Rich New Yorkers Face a Nasty Estate Tax Surprise

New York City. Park Avenue at dusk.
If you’re a New York multimillionaire, you now have another incentive to stay alive.A change this month in New York’s estate tax, which was billed as tax
relief for the wealthy, contains a hidden wrinkle that could leave some
multimillionaires with a much bigger surprise tax upon their death.
Certain estates could even wind up with a tax rate of 164 percent on
portions of their estates, according to one tax expert.

The changes were intended to ease the tax bill for wealthy New Yorkers
and prevent them from fleeing to lower-tax states. A report from the Tax
Foundation found that New York had the highest tax burden in the
country as a percentage of state income. It found that New Yorkers spent
12.6 percent of their per capita income in 2011 on state and local

“It’s nonsensical,” said Kevin Matz, an accountant and attorney in White Plains, N.Y.

“The governor said this is about making New York a better climate for the wealthy. It’s had the opposite effect.”
On its face, the new law seems like tax relief. Under the previous law,
New Yorkers paid estate taxes of 3.06 percent to 16 percent on the value
of estates over $1 million. The new law raises that exclusion to $2.062
million this year and gradually increases it to more than $5 million by
2017.But because the law also phases out certain credits related to federal
taxes, people who have estates valued just above the $2 million
threshold could get massive estate tax bills. An analysis by U.S. Trust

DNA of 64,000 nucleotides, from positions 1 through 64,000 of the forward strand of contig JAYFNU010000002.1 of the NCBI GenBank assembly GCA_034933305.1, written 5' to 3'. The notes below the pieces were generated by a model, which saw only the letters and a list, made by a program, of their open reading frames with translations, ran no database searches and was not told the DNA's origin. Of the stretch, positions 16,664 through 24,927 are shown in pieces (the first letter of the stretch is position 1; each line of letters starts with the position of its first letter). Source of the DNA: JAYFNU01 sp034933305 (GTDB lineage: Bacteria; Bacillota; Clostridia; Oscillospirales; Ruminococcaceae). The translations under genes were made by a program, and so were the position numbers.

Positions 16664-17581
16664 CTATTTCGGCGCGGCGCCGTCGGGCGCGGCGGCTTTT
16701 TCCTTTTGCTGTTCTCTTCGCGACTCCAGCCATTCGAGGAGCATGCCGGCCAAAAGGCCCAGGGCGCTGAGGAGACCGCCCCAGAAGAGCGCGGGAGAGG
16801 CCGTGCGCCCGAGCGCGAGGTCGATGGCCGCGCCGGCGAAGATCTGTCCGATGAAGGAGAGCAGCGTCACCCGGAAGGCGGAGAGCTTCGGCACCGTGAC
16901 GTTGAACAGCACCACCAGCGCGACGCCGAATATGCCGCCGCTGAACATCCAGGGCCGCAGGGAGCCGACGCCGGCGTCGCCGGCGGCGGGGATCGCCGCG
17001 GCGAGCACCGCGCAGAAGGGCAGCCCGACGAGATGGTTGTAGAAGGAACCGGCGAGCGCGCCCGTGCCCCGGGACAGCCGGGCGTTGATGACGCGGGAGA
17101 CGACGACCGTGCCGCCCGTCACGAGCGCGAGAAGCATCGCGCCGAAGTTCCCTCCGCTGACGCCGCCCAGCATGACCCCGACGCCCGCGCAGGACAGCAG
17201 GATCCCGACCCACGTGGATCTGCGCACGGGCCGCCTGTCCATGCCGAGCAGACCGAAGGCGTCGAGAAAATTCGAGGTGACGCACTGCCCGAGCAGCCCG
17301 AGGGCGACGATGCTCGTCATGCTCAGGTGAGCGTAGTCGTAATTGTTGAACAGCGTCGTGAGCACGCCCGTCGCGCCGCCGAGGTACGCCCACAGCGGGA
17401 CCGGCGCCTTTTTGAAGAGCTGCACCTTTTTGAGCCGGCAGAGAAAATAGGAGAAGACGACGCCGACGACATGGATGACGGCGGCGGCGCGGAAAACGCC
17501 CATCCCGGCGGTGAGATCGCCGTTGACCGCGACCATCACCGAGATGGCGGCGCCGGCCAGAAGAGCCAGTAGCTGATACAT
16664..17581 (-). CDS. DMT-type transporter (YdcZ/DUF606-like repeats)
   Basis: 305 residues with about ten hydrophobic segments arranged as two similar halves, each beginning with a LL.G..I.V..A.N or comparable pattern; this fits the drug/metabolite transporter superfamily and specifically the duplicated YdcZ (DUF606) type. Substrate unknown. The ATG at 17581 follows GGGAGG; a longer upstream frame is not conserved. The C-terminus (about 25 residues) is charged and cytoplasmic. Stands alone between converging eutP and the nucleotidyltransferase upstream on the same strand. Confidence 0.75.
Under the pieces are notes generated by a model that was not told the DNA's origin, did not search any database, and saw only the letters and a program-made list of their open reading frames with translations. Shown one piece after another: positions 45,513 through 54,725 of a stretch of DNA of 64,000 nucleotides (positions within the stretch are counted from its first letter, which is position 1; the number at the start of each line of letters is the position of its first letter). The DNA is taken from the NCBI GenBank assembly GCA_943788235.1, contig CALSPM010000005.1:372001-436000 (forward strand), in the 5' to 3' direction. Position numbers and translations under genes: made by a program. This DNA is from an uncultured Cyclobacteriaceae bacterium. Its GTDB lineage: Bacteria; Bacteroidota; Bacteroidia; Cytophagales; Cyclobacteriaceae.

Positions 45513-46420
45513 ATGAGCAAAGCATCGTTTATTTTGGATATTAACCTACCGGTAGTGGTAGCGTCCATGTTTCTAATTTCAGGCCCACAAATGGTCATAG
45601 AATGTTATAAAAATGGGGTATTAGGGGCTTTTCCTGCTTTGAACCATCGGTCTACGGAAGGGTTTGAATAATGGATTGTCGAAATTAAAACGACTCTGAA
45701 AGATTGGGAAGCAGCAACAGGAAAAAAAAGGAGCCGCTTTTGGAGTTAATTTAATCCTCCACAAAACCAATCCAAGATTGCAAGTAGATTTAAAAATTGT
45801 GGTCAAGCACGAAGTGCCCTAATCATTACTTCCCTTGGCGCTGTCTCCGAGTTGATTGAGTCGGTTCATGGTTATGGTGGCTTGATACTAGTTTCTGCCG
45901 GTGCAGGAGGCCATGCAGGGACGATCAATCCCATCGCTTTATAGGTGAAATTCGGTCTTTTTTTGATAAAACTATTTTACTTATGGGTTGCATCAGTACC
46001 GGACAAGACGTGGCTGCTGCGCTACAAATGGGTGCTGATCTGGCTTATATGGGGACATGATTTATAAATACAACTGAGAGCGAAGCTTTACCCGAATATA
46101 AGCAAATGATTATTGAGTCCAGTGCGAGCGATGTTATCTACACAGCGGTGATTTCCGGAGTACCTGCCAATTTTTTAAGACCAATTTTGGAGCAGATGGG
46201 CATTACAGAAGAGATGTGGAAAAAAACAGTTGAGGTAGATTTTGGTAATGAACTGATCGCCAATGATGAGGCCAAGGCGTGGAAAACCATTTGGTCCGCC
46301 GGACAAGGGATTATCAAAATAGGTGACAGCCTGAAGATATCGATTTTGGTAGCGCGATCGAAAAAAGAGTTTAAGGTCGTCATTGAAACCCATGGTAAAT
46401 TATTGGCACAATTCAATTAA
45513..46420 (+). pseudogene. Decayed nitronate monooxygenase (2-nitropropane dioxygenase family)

found that a New York resident who dies today with a taxable estate of
$2,165,625 could have to pay an estate tax of over $112,050. That
represents a tax of over 100 percent on the value of the estate over

It gets worse in a few years. Matz said that assuming that the exclusion
rises to $5,250,000, a New Yorker with a taxable estate of $5,512,500
would have to pay an estate tax of $430,050. That’s a marginal tax rate
of 164 percent on the value of the estate above the exclusion.

“It’s a bait and switch,” Matz said.

The solution, he said, is to not phase out the tax credits. Or, the
state could also allow them to phase out over a much longer period of

The New York State Society of CPAs and other groups have sent letters to
New York lawmakers in hopes of getting a quick fix. So far, there has
been little response.

A spokesman for the New York State Division of the Budget said that
while the marginal rates may have changed, “No one’s taxes have gone up.
The dollar amount they pay does not increase.”

He added that the tax change has insured that by the time it’s fully
implemented in 2017, 90 percent of New York’s estates will no longer be

Matz, however, said the issue is not just a problem for the so-called
rich. When you add up the value of property, pension plans, 401(k) plans
and other assets, a New Yorker with just over $2 million in New York
“is not exactly super rich. In a state with a high cost of living,
that’s not that unusual.”

Source: DailyFinance